To each their own! But budgeting doesn’t have to be faced like a wilderness survival reality TV competition. Sure, there might be some sacrifice and compromise involved when you first implement your budget (giving up that daily $6 latte might feel like roughing it at first), but rest assured there’s a happy middle to most things, and a way that won’t make you hate adhering to your financial goals.
Simplifying the budgeting process can help ease the transition. Check out the following suggestions to make living on a budget something you can stick to – instead of making a shelter out of sticks.
Use that smartphone. Your parents may have used a system of labeled envelopes to budget for various upcoming expenses. Debit cards have largely replaced cash these days, and all those labeled envelopes were fiddly anyway. Your best budgeting tool is probably in your pocket, your purse, or wherever your smartphone is at the moment.
Budgeting apps can connect to your bank account and keep track of incoming and outgoing cash flow, making it simple to categorize current expenses and create a solid budget. A quick analysis of the data and charts from the app can give you important clues about your spending behavior. Maybe you’ll discover that you spent $100 last week for on-demand movies. $5 here and $10 there can add up quickly. Smartphone apps can help you see (in vivid color) how your money could be evaporating in ways you might not feel on a day-to-day basis.
Some apps give you the ability to set a budget for certain categories of spending (like on-demand movies), and you can keep track of how you’re doing in relation to your defined budget. Some apps even provide alerts to help keep you aware of your spending. And if you’re feeling nostalgic, there are even apps that mimic the envelope systems of old, but with a digital spin.
Plan for unexpected expenses. Even with modern versions of budgeting, one of the biggest risks for losing your momentum is the same as it was in the days of the envelope system: unexpected expenses. Sometimes an unexpected event – like car trouble, an urgent home repair, or medical emergency – can cost more than we expected. A lot more.
A good strategy to help protect your budget from an unexpected expense is an Emergency Fund. It may take a while to build your Emergency Fund, but it will be worth it if the tire blows out, the roof starts leaking, or you throw your back out trying to fix either of those things against your doctor’s orders.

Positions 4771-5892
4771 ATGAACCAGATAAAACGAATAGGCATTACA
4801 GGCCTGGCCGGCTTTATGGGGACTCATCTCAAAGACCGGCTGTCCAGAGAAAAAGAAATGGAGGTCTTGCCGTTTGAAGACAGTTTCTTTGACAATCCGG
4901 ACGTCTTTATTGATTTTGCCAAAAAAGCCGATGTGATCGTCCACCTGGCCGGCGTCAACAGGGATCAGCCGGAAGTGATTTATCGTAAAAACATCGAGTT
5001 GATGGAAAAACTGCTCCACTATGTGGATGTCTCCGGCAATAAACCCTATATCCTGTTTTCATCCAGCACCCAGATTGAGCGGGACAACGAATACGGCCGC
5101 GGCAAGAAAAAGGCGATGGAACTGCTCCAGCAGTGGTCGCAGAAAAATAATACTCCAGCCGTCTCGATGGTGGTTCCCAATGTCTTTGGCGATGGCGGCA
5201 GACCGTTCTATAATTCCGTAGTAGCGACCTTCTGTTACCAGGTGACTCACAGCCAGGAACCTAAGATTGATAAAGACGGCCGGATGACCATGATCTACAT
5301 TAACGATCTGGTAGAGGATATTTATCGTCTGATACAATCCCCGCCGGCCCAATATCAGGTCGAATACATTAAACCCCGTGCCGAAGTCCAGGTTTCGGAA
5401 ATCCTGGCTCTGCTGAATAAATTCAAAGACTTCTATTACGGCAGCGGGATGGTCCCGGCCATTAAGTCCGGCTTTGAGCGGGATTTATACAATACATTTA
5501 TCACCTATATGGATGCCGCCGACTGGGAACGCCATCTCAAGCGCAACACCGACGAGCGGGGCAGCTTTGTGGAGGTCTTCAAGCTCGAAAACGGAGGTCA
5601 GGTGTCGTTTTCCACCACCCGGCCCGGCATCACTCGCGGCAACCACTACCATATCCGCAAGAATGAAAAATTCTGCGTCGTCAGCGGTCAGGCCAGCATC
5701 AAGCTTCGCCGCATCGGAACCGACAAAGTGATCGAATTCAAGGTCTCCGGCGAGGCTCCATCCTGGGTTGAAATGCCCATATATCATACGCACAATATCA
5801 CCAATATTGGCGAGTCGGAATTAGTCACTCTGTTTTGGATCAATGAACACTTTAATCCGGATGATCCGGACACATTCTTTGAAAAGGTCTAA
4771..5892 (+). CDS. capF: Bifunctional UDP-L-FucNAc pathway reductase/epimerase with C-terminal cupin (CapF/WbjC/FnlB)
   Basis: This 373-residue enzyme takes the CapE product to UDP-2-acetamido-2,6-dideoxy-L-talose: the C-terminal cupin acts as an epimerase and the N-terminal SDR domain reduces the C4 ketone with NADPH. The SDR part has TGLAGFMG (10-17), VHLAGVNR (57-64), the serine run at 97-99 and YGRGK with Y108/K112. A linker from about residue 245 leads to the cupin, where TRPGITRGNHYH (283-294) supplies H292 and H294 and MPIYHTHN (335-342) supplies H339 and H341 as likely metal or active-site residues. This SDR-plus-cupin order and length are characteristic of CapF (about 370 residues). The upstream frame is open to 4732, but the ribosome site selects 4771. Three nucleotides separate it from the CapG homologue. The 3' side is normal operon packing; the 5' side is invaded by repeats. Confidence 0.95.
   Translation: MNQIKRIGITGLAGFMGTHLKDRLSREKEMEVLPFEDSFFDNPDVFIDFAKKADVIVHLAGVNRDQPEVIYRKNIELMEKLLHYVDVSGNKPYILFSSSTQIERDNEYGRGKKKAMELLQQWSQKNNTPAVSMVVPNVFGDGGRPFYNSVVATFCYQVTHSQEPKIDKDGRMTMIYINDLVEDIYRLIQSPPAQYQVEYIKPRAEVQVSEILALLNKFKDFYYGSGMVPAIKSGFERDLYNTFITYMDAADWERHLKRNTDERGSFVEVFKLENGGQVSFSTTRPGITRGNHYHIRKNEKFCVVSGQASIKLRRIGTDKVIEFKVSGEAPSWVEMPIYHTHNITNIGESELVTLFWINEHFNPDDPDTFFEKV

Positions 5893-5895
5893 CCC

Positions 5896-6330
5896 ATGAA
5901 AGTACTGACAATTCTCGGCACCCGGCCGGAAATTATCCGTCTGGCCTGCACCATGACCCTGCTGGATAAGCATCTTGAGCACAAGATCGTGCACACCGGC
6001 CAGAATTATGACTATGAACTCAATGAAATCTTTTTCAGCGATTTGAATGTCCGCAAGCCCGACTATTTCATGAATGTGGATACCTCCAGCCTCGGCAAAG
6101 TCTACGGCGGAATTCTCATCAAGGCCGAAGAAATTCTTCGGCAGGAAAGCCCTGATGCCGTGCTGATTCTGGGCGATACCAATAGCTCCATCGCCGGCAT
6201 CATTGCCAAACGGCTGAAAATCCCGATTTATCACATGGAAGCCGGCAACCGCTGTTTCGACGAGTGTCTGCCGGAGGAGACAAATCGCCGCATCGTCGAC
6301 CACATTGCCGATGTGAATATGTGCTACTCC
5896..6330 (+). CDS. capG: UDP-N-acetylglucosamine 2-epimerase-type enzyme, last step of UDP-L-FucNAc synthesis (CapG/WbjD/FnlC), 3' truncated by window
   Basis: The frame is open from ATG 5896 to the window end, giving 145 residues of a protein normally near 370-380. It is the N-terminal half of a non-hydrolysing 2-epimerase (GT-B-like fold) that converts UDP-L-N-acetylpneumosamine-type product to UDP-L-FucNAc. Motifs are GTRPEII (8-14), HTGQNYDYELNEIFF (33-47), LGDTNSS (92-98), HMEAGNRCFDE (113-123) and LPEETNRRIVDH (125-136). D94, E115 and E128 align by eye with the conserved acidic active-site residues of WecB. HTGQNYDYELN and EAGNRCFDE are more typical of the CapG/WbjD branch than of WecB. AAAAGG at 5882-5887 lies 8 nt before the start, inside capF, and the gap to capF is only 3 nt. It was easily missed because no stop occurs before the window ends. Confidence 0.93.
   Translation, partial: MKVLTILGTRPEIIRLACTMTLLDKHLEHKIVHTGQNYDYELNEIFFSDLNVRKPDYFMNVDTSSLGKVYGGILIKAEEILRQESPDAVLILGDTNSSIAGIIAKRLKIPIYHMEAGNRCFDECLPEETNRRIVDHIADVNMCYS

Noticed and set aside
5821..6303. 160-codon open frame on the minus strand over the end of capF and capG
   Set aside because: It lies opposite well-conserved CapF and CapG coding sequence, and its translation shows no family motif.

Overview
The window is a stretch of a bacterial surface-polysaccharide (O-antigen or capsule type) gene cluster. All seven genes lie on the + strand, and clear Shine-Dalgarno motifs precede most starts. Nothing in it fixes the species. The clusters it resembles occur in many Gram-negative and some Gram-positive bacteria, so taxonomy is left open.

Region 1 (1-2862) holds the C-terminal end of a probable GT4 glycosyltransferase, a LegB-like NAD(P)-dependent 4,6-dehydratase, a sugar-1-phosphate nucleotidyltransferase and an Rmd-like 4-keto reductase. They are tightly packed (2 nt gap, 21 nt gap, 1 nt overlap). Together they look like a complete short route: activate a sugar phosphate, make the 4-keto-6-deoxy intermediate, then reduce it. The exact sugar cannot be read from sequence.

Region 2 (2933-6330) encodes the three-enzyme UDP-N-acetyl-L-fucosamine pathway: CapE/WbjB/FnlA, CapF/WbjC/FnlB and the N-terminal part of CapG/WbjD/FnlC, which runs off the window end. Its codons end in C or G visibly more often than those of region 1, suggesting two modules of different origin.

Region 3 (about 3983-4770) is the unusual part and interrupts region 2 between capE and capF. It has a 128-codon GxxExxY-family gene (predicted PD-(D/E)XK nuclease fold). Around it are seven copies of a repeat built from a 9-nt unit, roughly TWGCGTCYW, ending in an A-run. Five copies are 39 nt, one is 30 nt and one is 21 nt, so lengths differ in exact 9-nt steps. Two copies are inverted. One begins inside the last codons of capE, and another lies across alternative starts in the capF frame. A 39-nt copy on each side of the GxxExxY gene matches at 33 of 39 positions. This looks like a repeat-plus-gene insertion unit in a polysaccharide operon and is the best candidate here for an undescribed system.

The size of your Emergency Fund will depend on your unique situation, but a goal of at least $1,000 to 3 months of your income is recommended. Three months of income may sound like a lot, but if you experience a sudden loss of income, you’d have at least three full months of breathing room to get back on track.
Go with the flow. As you work with your new budget, you may find that you miss the mark on occasion. Some months you’ll spend more. Some months you’ll spend less. That’s normal. Over time, you’ll have an average for each expense category or expense item that will reveal where you can do better – but also where you may have been more frugal than needed.
With these suggestions in mind, there is no time like the present to get started! Make that new budget, then buy yourself an ice cream or turn on the air conditioning. Once you know where you stand, where you need to tighten up on spending, and where you can let loose a little, budgeting might not seem like a punishment. In fact, you might find that it’s a useful, much-needed strategy that you CAN stick to – all part of the greater journey to your financial independence.
The typical household budget that covers the cost of raising a family, making loan payments, and saving for retirement usually doesn’t leave much room for extra spending on daydream items. However, occasionally families may come into an inheritance, you might receive a big bonus at work, or benefit from some other sort of windfall.
If you ever inherit a chunk of money (or large asset) or receive a large payout, it may be tempting to splurge on that red convertible you’ve been drooling over or book that dream trip to Hawaii you’ve always wanted to take. Unfortunately for many, though, newly-found money has the potential to disappear quickly with nothing to show for it, if you don’t have a strategy in place to handle it.
If you do receive some sort of large bonus – congratulations! But take a deep breath and consider these situations first – before you call your travel agent.
Taxes or Other Expenses. If you get a large sum of money unexpectedly, the first thing you might want to do is pull out your bucket list and see what you can check off first. But before you start spending, the reality is you’ll need to put aside some money for taxes. You may want to check with an expert – an accountant or financial advisor may have some ideas on how to reduce your liability as well.